By Daniel Weintraub
Dr. Dean Schillinger spent much of his life fighting a losing battle against a preventable epidemic that has taken millions of American lives. Now, for the first time, he has hope.
The disease is Type 2 Diabetes, an illness driven largely by bad diets and sedentary lifestyles and which has ravaged people in poverty and ethnic minorities in numbers far greater than the rest of the population.
Schillinger battled the disease as head of California’s Diabetes Prevention and Control program and founded the Center for Vulnerable Populations at UC San Francisco, where he is a professor and researcher.
He is also a student of language. And he has watched, and listened, as the messages preached by his fellow doctors and health experts have failed to reach people overwhelmed by the stresses in their lives and the slick marketing of companies pushing fast food, processed foods and sugar-sweetened beverages.
“I’ve always been interested in the power of language,” Schillinger says. “A lot of my career in medicine has been focused on language and communication and how they influence health management and health outcomes.”
As a primary care doctor at San Francisco General Hospital, Schillinger noticed that his patients were doing worse than similar patients he had treated at the university clinics. He also noted that a significant number of them had trouble reading. That led to research focused on the connection.
“We found a strong link between literacy and health,” he said.
Later, playing pick-up soccer games in San Francisco, he became friends with the director of Youth Speaks, a project that helps young people develop their skills in rap and slam poetry into voices of personal empowerment. At a fundraiser, he heard then- 17-year-old Erica McMath perform “Death Recipe” – a poem about her food and sugar addiction.
“I still get goosebumps thinking about it,” he says. “It was so incredibly powerful. I thought, ‘She’s the one.’ She has what it takes to really change the conversation about diabetes.”
Schillinger arranged a state grant to Youth Speaks for a pilot project to turn that poem and two others into short videos.
“It took off from there,” he said. “It captured people’s interest and enthusiasm because the art is so very good. To see young people getting up and telling the truth in ways we have been conditioned to not talk about is a very powerful experience.”
The partnership, now known as “The Bigger Picture,” has produced 25 videos that have been seen by almost 2 million viewers. The young poets sponsored by the program have performed for more than 5000 students at school assemblies in the Bay Area. This month Schillinger is being recognized by the James Irvine Foundation, which is giving him a $200,000 leadership award to expand the project and broaden its reach.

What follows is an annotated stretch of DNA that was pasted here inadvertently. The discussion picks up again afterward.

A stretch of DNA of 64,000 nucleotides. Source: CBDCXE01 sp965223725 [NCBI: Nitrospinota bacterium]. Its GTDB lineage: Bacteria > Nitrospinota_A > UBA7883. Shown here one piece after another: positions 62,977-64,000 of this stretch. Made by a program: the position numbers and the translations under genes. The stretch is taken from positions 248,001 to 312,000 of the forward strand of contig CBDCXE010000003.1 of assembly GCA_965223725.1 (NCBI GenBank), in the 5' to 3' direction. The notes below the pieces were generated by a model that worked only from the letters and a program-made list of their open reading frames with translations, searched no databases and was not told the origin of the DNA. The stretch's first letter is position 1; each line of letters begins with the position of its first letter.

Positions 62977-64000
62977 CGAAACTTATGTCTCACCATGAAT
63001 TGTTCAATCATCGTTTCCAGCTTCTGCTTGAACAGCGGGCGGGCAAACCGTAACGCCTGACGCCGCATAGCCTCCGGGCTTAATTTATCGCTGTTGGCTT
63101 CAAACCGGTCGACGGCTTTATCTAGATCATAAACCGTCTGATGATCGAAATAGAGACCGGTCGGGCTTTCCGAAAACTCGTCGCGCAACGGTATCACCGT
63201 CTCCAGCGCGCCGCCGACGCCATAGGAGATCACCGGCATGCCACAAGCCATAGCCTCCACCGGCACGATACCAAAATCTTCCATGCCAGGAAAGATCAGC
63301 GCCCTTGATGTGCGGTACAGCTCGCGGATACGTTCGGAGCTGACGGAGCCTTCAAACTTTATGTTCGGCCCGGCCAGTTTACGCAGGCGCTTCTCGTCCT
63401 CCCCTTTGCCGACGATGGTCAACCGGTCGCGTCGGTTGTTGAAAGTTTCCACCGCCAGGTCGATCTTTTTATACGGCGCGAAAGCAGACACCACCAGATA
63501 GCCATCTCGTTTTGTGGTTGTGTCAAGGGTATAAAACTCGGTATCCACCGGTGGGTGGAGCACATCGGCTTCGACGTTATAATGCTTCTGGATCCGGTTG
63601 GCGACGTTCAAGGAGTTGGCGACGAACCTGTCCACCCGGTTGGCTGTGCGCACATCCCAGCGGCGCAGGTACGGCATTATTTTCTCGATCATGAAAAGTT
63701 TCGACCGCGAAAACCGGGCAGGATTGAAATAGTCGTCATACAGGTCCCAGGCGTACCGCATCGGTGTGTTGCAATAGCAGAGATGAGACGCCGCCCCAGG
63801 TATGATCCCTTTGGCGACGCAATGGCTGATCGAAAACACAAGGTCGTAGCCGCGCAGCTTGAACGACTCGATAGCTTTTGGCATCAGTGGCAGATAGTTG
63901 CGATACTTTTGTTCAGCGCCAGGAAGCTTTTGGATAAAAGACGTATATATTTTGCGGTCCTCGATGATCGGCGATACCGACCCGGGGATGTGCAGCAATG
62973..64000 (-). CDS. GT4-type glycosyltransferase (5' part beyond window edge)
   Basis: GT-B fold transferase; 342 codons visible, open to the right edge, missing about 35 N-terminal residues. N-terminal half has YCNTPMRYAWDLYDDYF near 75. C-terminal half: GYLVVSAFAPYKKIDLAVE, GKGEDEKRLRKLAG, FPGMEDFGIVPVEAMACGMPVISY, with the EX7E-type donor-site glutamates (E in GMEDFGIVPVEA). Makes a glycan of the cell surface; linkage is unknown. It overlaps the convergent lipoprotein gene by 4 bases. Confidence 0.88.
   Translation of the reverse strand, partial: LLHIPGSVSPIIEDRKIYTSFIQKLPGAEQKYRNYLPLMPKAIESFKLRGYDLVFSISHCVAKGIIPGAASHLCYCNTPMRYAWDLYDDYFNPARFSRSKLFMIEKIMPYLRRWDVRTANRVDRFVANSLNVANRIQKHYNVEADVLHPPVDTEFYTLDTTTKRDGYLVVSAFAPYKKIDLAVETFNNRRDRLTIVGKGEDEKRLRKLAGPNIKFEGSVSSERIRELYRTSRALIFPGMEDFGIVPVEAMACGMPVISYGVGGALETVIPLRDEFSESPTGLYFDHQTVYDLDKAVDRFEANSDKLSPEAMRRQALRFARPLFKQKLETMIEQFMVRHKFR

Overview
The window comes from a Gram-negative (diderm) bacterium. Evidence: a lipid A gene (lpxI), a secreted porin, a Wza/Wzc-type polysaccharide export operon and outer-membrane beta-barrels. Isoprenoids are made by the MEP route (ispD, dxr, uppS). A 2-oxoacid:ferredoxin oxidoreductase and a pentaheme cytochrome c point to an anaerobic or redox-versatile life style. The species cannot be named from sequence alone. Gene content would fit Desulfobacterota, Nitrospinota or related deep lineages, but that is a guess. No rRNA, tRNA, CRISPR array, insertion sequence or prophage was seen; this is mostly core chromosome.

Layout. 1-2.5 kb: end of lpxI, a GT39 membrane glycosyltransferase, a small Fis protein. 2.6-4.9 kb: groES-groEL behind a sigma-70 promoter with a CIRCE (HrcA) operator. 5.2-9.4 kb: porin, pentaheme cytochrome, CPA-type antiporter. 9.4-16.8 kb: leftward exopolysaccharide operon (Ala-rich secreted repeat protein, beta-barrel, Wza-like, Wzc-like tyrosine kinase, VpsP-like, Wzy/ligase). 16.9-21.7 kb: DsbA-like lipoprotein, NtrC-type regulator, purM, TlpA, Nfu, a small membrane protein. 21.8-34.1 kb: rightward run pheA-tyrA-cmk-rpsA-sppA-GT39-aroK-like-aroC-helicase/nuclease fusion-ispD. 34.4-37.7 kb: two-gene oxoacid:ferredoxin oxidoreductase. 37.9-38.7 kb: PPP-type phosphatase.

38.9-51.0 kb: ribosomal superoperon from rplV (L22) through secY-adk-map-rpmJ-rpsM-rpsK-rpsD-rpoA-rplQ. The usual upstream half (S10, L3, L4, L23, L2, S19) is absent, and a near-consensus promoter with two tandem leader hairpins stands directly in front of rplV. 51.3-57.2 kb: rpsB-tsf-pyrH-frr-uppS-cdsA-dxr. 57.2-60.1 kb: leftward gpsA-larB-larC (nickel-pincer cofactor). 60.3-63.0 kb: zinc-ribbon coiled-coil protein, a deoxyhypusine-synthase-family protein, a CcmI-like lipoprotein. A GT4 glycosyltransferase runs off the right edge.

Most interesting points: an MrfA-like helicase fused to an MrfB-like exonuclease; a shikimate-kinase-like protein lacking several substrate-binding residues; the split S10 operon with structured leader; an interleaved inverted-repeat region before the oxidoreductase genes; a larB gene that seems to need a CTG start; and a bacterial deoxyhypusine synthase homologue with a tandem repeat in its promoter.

There are at least two audiences for the art. One is youth who can relate to a message about standing up to “the man” – in this case corporate America – by refusing to buy and eat the products that cause obesity and diabetes. The other audience is policymakers who for years saw Type 2 Diabetes as a disease caused by bad behavior – without looking at the social conditions behind those behaviors.
“A big thing that comes out in the poems is the effect of stress, so-called toxic stress,” Schillinger says. “Growing up in traumatic environment where violence is prevalent and drug abuse is commonplace changes the physiology of the child. Those stress hormones and all that adrenaline floating around lead to diabetes in and of itself, and leads them to choose to do things that in the long run are not healthy but in the short run relieve their stress.”
Among the partners with whom the Bigger Picture has collaborated is Keith Tucker, a Seattle-based Hip Hop DJ and promoter who is infusing a message of wellness into the culture and its art.
Tucker partnered with The Bigger Picture to produce three “Hip Hop Green Dinners” in California last year, including one in Sacramento. Hundreds of young people who attended the dinners were exposed to vegan food and information about healthy eating through the performances of Hip Hop musicians and poets. The sessions include classes on growing and cooking healthy foods.
“The stuff is delivered to them in the way they speak,” Tucker says. “After they leave they never think about food in the same way again.”
Schillinger hopes that events like those and the viral spread of the Youth Speaks videos will begin to change the way young people act. But he also believes that a national “war on diabetes” is necessary – and it needs to be a war that alleviates the stress and trauma that afflict young lives.
“The immediate release that sugar provides for all of us is a real oasis for young kids exposed to stress on a chronic basis,” he says. “Unless we get to the stress that’s in children’s lives we won’t really tackle the diabetes epidemic.”
Daniel Weintraub is editor of the California Health Report at www.calhealthreport.org. Email him at email@example.com